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ASHDOWN, Ark. -- No matter how harsh winter is, there are no snow days for Arkansas’
A week that saw record low temperatures and freezing rain that gave even the grass
a glassy, slick coating didn’t give ranchers any time off.
“We had to break ice so cattle could get water, something we haven't done in years,”
said Joe Paul Stuart, Little River County extension staff chair for the University
of Arkansas System Division of Agriculture. “All of our water hoses froze too!”
When it gets cold, cattle need to consume more hay and calories to stay warm.
“Hay consumption increased around 25 percent for several days, but most producers
have plenty of hay this year,” he said.
Tough on calvesIn Nevada County, Extension Staff Chair Melissa Beck, said “we have been very wet
and I'm noticing our calves dealing with mud in our cool season annual pastures. They're
mucking around in the mud pretty badly.” Stuart said he’s heard more reports of scours, or calf diarrhea, and respiratory problems
in calves. “Really wet conditions usually cause the scour problem,” he said.
Hard on foragesThe bitter cold has been hard on winter forages too.
Stuart said he’s seen “some damage to cool season pastures; ryegrass, wheat and some
fescue was bit back. I think most will recover with warmer conditions.” He also didn’t
think that winter wheat in his county would suffer damage.
Beck said that in her county, “the cool temperatures have also slowed the cool season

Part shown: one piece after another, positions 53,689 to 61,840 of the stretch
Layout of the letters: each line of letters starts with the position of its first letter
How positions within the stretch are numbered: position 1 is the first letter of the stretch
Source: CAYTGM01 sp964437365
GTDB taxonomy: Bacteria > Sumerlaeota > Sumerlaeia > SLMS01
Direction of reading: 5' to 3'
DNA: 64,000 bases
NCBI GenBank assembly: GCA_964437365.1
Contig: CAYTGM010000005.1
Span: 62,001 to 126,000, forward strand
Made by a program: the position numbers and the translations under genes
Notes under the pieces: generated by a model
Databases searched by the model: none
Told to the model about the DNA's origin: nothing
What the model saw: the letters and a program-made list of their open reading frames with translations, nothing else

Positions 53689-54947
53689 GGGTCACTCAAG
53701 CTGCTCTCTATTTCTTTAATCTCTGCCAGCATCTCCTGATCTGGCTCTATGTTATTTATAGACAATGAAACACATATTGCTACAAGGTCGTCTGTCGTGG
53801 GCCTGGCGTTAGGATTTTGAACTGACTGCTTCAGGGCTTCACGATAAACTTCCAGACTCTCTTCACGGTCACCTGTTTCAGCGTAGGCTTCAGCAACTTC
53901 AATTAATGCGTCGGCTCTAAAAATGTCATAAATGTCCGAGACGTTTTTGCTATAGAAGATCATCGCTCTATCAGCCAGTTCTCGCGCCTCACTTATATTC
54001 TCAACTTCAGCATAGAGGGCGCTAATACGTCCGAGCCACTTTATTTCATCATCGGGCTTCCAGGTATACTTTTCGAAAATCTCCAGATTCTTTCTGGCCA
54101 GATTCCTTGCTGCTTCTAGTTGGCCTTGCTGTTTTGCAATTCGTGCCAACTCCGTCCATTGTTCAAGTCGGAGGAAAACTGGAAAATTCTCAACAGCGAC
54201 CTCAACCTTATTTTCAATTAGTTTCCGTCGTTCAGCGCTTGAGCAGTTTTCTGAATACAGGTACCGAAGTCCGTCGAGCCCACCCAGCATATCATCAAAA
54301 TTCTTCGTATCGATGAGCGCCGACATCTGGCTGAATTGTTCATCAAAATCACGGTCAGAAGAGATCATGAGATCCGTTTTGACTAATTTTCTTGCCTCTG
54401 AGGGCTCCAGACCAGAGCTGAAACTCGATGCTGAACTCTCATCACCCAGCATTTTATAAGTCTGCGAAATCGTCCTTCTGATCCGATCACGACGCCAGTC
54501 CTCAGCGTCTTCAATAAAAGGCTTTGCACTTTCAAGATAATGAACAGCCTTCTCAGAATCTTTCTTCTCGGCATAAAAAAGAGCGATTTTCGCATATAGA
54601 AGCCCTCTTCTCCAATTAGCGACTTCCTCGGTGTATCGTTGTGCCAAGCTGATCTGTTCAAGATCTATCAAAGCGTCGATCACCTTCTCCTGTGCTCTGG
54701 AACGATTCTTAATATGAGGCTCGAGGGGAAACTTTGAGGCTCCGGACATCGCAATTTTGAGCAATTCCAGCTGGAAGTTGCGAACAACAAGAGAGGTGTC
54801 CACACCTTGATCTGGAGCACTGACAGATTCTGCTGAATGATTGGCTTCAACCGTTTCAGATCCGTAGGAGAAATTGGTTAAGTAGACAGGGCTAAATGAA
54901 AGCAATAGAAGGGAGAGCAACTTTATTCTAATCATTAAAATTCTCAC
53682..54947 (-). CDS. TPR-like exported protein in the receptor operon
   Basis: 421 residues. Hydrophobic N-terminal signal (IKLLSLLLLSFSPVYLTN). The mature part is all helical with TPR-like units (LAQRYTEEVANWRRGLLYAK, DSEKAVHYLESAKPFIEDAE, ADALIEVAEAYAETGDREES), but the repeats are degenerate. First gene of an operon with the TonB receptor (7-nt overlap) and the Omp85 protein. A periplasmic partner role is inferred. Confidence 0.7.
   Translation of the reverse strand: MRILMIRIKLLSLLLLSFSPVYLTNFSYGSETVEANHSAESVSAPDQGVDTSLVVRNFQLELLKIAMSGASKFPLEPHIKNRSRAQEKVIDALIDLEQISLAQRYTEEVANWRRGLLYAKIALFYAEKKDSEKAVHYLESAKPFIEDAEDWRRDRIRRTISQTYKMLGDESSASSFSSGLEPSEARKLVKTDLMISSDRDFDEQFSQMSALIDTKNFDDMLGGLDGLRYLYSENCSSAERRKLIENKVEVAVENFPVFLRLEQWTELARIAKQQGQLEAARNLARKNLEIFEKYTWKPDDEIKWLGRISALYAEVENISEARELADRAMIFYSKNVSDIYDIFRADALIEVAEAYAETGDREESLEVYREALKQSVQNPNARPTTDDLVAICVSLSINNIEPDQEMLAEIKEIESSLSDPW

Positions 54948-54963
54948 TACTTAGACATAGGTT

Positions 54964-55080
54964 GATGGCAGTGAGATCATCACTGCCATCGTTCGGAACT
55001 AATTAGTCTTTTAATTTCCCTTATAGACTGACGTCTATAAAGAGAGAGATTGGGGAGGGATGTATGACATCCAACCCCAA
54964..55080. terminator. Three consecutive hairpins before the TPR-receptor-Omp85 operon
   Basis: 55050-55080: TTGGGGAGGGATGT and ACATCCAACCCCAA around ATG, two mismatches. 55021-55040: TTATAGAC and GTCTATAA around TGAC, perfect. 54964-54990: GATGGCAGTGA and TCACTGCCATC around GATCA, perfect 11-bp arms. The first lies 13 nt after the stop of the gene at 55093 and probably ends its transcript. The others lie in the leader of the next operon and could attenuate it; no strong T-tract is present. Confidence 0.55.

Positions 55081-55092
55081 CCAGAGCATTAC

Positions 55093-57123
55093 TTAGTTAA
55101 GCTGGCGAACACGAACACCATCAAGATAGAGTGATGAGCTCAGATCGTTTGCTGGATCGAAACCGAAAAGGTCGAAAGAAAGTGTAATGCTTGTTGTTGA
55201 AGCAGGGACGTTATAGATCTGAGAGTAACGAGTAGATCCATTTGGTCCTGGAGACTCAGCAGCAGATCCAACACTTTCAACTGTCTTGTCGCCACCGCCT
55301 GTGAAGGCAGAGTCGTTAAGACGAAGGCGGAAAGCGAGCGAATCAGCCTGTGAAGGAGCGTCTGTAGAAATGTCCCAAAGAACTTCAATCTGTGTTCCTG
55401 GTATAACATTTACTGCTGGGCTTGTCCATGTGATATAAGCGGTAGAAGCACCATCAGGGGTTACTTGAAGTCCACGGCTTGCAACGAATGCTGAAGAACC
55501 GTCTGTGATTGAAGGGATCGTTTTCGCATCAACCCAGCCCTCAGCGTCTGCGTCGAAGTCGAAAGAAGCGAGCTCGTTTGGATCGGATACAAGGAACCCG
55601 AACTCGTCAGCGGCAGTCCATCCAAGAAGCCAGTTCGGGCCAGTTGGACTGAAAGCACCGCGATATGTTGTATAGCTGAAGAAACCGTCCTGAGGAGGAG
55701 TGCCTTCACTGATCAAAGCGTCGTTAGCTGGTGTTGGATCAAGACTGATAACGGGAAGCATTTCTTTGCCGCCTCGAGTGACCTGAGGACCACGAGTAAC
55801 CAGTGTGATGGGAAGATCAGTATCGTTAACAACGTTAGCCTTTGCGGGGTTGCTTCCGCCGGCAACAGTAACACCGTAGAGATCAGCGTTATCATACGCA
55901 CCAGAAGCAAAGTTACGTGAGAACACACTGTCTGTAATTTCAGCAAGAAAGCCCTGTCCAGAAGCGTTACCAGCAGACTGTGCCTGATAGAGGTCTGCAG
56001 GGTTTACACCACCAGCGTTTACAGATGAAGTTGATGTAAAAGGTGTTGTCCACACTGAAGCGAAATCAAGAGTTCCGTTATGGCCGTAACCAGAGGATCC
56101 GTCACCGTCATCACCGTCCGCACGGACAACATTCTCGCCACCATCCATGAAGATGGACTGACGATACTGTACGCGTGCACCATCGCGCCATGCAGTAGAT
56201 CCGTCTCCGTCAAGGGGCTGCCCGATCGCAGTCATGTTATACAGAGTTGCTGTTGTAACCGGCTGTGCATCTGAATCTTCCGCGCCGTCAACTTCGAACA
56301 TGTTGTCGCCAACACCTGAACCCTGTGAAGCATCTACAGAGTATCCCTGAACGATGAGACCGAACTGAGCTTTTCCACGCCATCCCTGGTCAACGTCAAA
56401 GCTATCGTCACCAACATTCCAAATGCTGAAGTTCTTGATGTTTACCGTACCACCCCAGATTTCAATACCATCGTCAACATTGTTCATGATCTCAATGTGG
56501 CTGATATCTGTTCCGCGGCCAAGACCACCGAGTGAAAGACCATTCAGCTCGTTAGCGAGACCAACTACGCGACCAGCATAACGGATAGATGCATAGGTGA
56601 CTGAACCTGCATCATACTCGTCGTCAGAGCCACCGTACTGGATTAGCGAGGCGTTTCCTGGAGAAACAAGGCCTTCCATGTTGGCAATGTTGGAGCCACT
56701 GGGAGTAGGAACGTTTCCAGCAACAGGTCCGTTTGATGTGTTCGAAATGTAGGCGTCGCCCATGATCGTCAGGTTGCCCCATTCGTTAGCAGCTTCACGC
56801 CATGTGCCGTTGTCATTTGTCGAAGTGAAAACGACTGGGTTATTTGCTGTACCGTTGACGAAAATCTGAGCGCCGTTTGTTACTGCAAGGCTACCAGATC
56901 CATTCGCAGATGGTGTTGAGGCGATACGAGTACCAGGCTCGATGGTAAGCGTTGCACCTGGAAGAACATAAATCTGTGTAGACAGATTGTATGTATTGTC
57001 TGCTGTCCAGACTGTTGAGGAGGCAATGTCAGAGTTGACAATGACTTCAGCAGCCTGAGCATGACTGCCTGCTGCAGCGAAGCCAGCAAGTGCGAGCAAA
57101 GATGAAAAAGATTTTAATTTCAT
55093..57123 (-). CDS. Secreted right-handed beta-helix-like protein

forages' re-growth rate to the point we are supplementing with hay and feed more than
we've had to in the past several years.”
However, in rice, cotton and soybean country “other than heating bills I think all
is well,” said Ray Benson, Mississippi County extension staff chair.
For more information on cattle production, contact your county extension office, or
visit www.uaex.uada.edu. Please note that many links to extension publications and other information will
be changing this spring as the extension service renovates its site.
The Cooperative Extension Service is part of the University of Arkansas System Division
of Agriculture and offers its programs to all eligible persons regardless of race,
color, national origin, religion, gender, age, disability, marital or veteran status,
or any other legally protected status, and is an Affirmative Action/Equal Opportunity
January 9, 2014
By Mary Hightower The Cooperative Extension ServiceUofA System Division of Agriculture
Media Contact: Mary HightowerExtension Communications SpecialistU of A Division of AgricultureCooperative Extension Service(501) email@example.com